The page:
furikake (toasted nori topping):
  • 1 sheet nori
  • 2 tablespoons sesame seeds
  • ¼ teaspoon sea salt
  • ¼ teaspoon sugar
  1. Make the furikake (if using): Toast the nori over a gas burner by waving the sheet above the burner until it’s darkened and crispy. Cut into small pieces. Place the toasted nori in a food processor with the sesame seeds, salt and sugar. Pulse until everything is well chopped up.
  2. Make the dressing: In a small bowl combine the tamari, garlic, lime juice, rice vinegar, sugar and sesame oil.
  3. Toss the watermelon with the scallions and a bit of the dressing. Assemble bowls with the watermelon, cucumber, macadamia nuts, pickled ginger, jalapeño, avocado and microgreens, if using. Pour on more dressing (as much as you like) and gently toss. Serve with furikake sprinkled on top.
Note: you can serve this in individual bowls, as pictured, or toss everything together in one large bowl.

Use leftover furikake topping on rice bowls with grilled or roasted vegetables.



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Rate this recipe (after making it):  

  1. PK

    Wow, this is one of the best recipes I’ve ever tried. So creative, yet simple, flavorful, fresh and nutritious, makes you forget all about carbs and cheese.

    • Jeanine Donofrio

      I’m so glad you loved it!

  2. pk

    tried this recipe and i’m in love!! I also added in some rice 🙂

  3. Marie Darcy Goodman

    My family loves this recipe!
    Does the furikake seasoning last in a Pyrex lidded bowl for future vegan poke dinners?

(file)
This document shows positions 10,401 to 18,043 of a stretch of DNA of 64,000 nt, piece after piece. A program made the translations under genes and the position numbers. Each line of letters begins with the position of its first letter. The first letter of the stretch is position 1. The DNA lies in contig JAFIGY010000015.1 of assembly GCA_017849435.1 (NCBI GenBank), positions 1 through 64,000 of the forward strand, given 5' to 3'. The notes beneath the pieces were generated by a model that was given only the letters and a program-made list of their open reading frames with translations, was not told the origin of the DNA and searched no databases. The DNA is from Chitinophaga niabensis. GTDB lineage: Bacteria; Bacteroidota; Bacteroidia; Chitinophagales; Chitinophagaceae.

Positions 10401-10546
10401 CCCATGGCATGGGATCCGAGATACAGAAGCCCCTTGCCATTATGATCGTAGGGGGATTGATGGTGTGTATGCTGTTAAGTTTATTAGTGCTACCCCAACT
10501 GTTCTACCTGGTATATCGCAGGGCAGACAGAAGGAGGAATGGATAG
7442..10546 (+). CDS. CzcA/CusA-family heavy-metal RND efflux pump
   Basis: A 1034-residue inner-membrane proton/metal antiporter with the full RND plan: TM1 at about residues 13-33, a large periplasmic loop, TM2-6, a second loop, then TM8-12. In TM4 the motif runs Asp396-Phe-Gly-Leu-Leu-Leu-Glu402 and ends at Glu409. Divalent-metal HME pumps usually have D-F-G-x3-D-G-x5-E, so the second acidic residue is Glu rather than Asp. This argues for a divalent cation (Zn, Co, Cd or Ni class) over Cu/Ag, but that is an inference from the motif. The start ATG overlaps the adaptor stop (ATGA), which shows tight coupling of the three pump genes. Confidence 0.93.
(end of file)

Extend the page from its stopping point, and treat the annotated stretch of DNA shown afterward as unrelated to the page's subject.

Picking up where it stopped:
• Jeanine Donofrio

      I’m so happy to hear! Yep, it’ll last awhile (a couple of weeks?). I usually keep it in a little bowl at room temp.

  4. Salomon from

    I can not wait to try this recipe. I just love how watermelon has become such a great savoury addition this season.

  5. Terry from

    Poke bowls are definitely the rage here in So. Cal as well. I love your idea to use watermelon as this something my family will eat <3. Love the creativity.

  6. Andrea from

    It looks so pretty! I bet it tastes amazing too (of course it does because it has watermelon and avocado in it!)

  7. Mmm, I love this idea! Also, good to hear you liked Poke Poke – I’m in Austin too and have driven by a couple times but haven’t gone yet 🙂

    • Jeanine Donofrio

      you should go, it’s really good 🙂

  8. What a great alternative to poke bowls! They seem so intimidating, though I can’t get enough of them. This looks so refreshing and perfect for the remaining hot weather before fall.

  9. Kim

    Hello!! I was wondering, it says that the recipe serves two, but mentions to divide the four cups of watermelon into four bowls. It also mentions to increase watermelon from 4 to 6 cups to serve four as a side. Is this correct or is there an error somewhere? Thanks!

    • Jeanine Donofrio

      Sorry, that was confusing. It’ll make 2 big bowls, or 4 smaller bowls.

  10. Oh wow this is such a beautiful recipe and a beautiful farewell to summer!!! I can not wait to try this recipe. I just love how watermelon has become such a great savoury addition this season. Thank you for sharing 🍐

  11. So much summer love packed into this bowl, and I love that you did a veggie version!

  12. Please explain this “poke bowl” phenomenon to a poor expat in rural France, where the choices are French food or French food (not bad choices, but no poke bowls to be found).
    What is the poke factor in this recipe?

    • Jeanine Donofrio

      It’s kind of a deconstructed sushi bowl, usually made with raw tuna.

      • Hokulani

        Aloha! Super late comment but as a Hawaiian I feel the need to answer. 🙂

        Poke is a Hawaiian word and is pronounced POH-keh. Many people mispronounce it as the English word “poke”. In Hawaiian poke means to slice or cut crosswise into pieces/cubes.

        Traditional Hawaiian poke is usually made with cubed raw fish (such as ahi), soy sauce, and other seasonings.

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Photograph of Jeanine Donofrio and Jack Mathews in their kitchen

Hello, we're Jeanine and Jack.

We love to eat, travel, cook, and eat some more! We create & photograph vegetarian recipes from our home in Chicago, while our shiba pups eat the kale stems that fall on the kitchen floor.